When I first selected this book, I didn’t realize it was part of a series and I had ended up selecting book three. So, for the longest time I put off reading the book. The thrill was gone, because from past experience, books in a series is merely a continuation of the previous. Usually they tie in together and if you haven’t read the previous books, then you are lost. But finally, deciding enough time had passed I picked it up and began to read. And then I couldn’t stop. Despite this being a third book, and there were a few mentions of previous characters, the book was quite interesting. The previous story wasn’t necessary, although it may have been helpful. Essentially it carried itself.
It was intriguing, the plot for me carried along well, and it kept me interested to know what happens around the next corner, or in this case, chapter. The story wasn’t overly predictive, there were times where I was surprised in the outcome of an event, and to me, that is a well written book. I found that I was transported to that time and place, and could feel the sweat or the pounding of the fists.
The only thing that I thought could use some work was the back cover. It was accurate, but it really and truly didn’t tell the story about what happened between the pages of the book. The orphanage of Tillie’s was not hardly worth a mention on the back. It did play a part, in an roundabout way. The story was so much deeper and more involved.
That said, this is a great book and I’d willingly recommend it to others to read. Don’t worry about it being out of sequence from the previous two books, it stands on it’s own.
I received this book from Bethany House Publishers for my honest review. I did not receive any other compensation and all thoughts and opinions are strictly my own.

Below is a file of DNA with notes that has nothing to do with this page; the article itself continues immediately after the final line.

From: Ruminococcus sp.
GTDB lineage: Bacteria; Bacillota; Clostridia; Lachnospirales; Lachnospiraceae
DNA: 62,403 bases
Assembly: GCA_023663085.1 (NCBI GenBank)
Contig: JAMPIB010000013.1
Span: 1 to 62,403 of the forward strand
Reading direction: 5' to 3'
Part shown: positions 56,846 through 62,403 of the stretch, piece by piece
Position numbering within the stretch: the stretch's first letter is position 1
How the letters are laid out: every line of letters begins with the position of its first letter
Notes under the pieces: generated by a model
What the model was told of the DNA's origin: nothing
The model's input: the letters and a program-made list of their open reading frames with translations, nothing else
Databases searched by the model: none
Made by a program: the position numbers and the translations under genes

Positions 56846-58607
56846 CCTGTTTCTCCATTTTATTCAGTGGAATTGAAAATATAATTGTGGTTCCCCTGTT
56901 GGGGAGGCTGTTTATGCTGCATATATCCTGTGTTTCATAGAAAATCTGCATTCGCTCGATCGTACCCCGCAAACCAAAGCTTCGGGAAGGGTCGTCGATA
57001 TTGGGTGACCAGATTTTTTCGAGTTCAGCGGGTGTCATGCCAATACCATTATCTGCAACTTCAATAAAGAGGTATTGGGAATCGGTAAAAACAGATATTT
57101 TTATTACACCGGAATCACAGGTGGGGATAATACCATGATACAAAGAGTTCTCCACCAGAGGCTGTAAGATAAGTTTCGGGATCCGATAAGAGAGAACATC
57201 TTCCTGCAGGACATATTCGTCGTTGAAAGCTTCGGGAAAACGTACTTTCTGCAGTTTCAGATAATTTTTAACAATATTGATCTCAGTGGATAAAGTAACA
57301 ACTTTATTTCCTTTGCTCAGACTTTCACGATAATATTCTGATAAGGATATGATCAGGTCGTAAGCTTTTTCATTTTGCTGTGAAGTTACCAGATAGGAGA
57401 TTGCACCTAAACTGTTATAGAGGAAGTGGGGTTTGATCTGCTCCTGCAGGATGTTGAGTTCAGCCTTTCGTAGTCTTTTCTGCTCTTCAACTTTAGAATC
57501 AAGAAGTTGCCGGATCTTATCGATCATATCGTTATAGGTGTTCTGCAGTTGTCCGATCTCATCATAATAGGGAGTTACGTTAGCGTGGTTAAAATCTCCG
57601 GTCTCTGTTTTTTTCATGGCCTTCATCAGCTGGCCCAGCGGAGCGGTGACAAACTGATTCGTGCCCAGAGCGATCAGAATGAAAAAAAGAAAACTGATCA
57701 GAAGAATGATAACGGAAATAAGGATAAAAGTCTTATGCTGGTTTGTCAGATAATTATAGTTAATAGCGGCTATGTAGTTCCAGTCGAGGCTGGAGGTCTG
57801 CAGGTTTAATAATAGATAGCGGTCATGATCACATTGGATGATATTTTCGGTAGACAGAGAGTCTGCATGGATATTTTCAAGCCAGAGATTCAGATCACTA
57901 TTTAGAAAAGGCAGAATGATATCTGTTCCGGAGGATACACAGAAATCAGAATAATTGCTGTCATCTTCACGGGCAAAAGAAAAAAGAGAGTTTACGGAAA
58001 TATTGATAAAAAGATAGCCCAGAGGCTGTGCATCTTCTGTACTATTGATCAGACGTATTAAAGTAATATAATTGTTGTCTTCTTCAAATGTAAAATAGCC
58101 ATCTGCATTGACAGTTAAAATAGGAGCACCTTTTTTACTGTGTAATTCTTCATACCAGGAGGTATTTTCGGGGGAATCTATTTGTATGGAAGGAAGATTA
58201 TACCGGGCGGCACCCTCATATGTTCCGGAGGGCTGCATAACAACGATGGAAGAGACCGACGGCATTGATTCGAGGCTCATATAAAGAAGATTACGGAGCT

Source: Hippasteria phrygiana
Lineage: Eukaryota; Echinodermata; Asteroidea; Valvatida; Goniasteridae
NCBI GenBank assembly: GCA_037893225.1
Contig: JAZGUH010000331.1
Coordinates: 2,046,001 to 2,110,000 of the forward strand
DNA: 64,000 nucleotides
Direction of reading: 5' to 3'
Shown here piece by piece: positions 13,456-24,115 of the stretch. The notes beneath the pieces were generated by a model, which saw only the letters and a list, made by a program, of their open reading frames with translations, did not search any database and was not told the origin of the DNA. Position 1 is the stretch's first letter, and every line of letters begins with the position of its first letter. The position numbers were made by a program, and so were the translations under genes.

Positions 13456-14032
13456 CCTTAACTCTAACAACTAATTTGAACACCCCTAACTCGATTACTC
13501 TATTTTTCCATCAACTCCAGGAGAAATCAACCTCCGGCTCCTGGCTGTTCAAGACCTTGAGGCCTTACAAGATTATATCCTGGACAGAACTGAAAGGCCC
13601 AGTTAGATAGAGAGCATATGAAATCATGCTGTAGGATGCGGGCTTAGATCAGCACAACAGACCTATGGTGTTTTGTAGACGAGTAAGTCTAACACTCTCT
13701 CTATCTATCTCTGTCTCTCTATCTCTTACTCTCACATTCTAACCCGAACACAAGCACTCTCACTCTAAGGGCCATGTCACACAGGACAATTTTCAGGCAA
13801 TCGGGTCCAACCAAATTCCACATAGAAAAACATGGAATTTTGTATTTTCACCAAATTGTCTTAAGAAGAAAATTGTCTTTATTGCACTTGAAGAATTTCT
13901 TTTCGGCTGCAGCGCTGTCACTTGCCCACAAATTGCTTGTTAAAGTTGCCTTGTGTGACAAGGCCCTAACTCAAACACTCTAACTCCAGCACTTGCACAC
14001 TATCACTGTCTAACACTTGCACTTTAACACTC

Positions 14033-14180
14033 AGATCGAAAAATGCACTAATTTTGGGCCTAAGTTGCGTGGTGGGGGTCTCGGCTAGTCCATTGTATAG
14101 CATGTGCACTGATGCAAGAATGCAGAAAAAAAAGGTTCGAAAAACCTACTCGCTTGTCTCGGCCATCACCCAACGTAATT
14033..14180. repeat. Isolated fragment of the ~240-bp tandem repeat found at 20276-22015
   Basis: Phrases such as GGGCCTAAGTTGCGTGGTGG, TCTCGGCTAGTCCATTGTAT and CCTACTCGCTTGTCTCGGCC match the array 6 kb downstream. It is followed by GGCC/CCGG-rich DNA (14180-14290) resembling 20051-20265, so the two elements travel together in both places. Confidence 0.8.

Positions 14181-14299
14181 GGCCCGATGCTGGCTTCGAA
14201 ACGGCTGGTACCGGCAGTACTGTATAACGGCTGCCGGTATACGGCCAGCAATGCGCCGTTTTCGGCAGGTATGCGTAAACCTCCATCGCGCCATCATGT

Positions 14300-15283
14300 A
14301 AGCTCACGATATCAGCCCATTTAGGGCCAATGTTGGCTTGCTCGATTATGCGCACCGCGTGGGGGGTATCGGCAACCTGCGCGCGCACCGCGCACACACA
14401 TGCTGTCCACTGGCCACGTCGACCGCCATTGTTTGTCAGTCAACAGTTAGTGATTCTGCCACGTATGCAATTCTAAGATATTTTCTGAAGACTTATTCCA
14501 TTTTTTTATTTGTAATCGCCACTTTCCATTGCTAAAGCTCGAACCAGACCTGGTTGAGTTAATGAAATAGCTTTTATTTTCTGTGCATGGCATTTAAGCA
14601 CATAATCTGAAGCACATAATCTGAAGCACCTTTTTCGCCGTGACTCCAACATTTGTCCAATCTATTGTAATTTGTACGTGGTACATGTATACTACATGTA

I just finished reading this book that I downloaded to my Kindle. To be honest, I have read only one other book by Cushman, and I hadn’t been impressed with it. So unimpressed, I had no intentions on reading any other of her books. However, this one slipped past me, and to be honest, I’m glad it did.
The basic premise of the book: “When a car accident kills two teens from opposite sides of the tracks, the aftermath threatens to tear a community apart.”
You aren’t given the details of the tragedy, merely the outcome of how both sides are dealing with the aftermath of the accident. You know it was a car accident, but the rest of the details come trickling through later, and even then, you are still left in the dark. Such as where was each son headed or going, and how did it happen. But that wasn’t the point of the story, although it did leave me pondering several times.
The story switched back and forth between the two families, the trauma and stress that each decision has on the other members of the family. The best part of the story is the end, but of course. But I liked the very last page of the story, a statement made by the daughter.
“When a suspicious accident occurs at the famous Dinsmore Chocolate Factory in Sinclair, Kansas, Caroline Lang goes undercover as a factory worker to investigate the circumstances surrounding the event and how the factory treats its youngest employees—the child workers.”
As always, there is more to the book than just the snipet description on the back of the book. Caroline Lang is a young woman who is part of the Labor Commission who goes undercover to research labor in American corporations. When a death of a fellow agent occurs, Caroline is called into investigate, the death and complete the work of the previous agent.
While there, she becomes friends with one of the workers, and befriends a young girl, and encourages her to go to school, rather than work in the factories, because she believes education is much more important.
All in all, I did enjoy the book, although the area where the kids run off I found a bit too much. I understand the purpose in the outcome of the book, but as I read it, I kept wondering…why?
Typically I do not like multiple voices in a book, because I’m always have to look up and make sure I’m reading the correct person. This one actually seemed to flow pretty well, and I didn’t get too confused.
I’d keep this book to reread, if anything, to see the details I missed the first time around in my eagerness to find out the end result of the story.
Note: I was provided with a free paperback copy of this book in exchange for my honest opinion by the Blogging For Books review program. I was not further compensated for reviewing this product and all thoughts and sentiments expressed above are completely my own and unbiased.